The use of earn-outs is increasingly gaining momentum in India’s M&A space. Earn-out is a pricing structure used in business acquisitions, whereby a part of the purchase price is contingent on the performance of the acquired business over an agreed period of time post the acquisition. Earns outs meet two objectives. First, the wait and watch approach allows the buyer and seller to reach a mid-ground on the valuation of the business. Second, earn-outs allow the buyers to fund the acquisition from the future profits of the acquired business.
While the commercial merit of earn outs is widely acknowledged, the lack of clarity under the Indian income tax rules on the taxation of earn-outs has been a dampener for this pricing structure. The Delhi High Court has held that the sale consideration must be taxed in its entirety in the tax year in which the transfer of business takes place. However, the Bombay High Court has ruled that contingent payments received on sale should be taxed only on their accrual. If Delhi High Court’s decision were to be followed, the Seller would have to revise his tax return to give effect to any downward adjustment in the purchase price on account of failure to meet the earn-out related contingency, and where the permissible timeline for the revision of tax return has lapsed, the seller may find himself claiming capital loss.
In the midst of the confusion caused by such conflicting decisions, there is an overlay of Section 50D of the Income-tax Act, 1961. This provision allows the Indian tax authorities to impute the FMV of the capital asset transferred as the full value of the consideration for imposing capital gains tax, when the actual consideration received is indeterminate. There is a fear that tax authorities may treat earns outs as indeterminate consideration, and impute the FMV for computing capital gains. However, in case the ultimate consideration received by the taxpayer is in excess of such FMV, tax authorities may argue that the FMV offered to tax previously was incorrect. On the other hand, in case the ultimate consideration received by the taxpayer is less than the FMV offered to tax previously, tax authorities may not provide a refund absent a clear mechanism in the law to do so.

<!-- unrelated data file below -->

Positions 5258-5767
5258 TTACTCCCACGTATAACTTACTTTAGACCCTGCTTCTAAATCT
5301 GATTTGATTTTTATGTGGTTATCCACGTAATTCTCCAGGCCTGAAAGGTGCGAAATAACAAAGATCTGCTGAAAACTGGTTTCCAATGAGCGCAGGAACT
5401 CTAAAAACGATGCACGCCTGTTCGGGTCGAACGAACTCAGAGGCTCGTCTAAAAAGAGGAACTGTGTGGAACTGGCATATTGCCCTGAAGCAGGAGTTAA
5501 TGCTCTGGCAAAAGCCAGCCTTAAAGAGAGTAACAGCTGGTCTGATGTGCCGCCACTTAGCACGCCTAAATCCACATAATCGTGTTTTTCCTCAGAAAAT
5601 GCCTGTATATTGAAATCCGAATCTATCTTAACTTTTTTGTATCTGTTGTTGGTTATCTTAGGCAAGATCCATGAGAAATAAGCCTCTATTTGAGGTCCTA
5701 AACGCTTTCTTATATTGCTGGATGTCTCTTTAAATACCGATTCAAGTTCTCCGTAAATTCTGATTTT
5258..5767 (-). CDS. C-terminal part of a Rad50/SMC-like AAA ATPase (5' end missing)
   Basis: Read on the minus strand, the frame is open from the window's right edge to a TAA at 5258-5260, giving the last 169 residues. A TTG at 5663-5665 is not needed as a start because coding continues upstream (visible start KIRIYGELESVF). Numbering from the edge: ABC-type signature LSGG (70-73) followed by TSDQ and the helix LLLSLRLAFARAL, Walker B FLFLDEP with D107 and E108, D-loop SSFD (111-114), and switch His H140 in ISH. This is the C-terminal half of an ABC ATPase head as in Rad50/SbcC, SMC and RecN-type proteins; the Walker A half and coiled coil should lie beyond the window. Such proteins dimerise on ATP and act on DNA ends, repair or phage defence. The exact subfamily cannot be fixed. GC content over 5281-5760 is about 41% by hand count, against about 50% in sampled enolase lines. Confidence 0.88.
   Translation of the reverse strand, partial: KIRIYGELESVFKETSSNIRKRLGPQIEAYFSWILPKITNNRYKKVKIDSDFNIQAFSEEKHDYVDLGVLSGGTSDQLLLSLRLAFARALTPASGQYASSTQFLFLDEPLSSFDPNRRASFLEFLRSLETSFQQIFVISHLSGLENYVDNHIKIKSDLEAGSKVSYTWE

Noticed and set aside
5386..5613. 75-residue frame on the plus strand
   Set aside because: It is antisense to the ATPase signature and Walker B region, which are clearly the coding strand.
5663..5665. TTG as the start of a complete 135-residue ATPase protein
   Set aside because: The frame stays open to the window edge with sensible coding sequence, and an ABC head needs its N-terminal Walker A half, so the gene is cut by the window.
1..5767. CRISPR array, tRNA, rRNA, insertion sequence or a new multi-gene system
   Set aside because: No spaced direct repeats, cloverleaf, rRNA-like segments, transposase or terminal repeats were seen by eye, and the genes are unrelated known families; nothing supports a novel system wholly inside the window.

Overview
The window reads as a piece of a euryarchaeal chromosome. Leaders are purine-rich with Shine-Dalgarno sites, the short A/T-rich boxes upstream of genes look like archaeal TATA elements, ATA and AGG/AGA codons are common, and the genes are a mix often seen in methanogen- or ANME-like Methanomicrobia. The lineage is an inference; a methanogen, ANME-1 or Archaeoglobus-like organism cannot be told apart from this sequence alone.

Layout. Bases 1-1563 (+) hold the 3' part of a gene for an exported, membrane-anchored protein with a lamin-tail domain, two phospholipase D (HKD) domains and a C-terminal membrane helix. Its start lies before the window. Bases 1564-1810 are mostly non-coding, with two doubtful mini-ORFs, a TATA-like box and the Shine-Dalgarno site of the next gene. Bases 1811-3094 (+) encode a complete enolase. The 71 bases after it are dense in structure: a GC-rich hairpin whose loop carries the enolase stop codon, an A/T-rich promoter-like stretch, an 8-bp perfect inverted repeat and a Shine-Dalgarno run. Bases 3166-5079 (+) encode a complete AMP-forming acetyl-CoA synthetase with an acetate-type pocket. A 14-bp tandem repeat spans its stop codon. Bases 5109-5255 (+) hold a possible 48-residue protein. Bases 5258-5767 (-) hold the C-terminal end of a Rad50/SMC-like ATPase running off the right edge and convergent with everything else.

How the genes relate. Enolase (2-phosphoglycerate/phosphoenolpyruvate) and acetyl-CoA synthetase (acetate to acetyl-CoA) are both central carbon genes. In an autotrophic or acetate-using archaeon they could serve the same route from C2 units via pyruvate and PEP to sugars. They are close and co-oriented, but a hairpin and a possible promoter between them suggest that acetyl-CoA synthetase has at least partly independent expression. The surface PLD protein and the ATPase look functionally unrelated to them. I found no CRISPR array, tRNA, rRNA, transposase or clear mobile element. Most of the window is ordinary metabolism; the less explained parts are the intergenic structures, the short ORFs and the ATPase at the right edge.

From the buyer’s point of view, earn-out payment and any adjustment to the purchase price on such account will have a bearing on the cost of acquisition of such asset for tax purposes. Needless to say, more complications arise in case the time period agreed between the parties for determining the earn-out is longer than the time period within which the buyer and seller may revise their tax returns.
Tax treatment of earn outs is the perfect example, where Government’s intervention has become necessary to resolve the ambiguity in the law. Budget, 2017 must resolve this issue given the Government’s larger agenda of according certainty in taxation and facilitating value enhancing commercial transactions.
(The article has been written by Amit Singhania, Partner, Tax & Gouri Puri, Principal Associate, Shardul Amarchand Mangaldas & Co. All the views expressed are personal)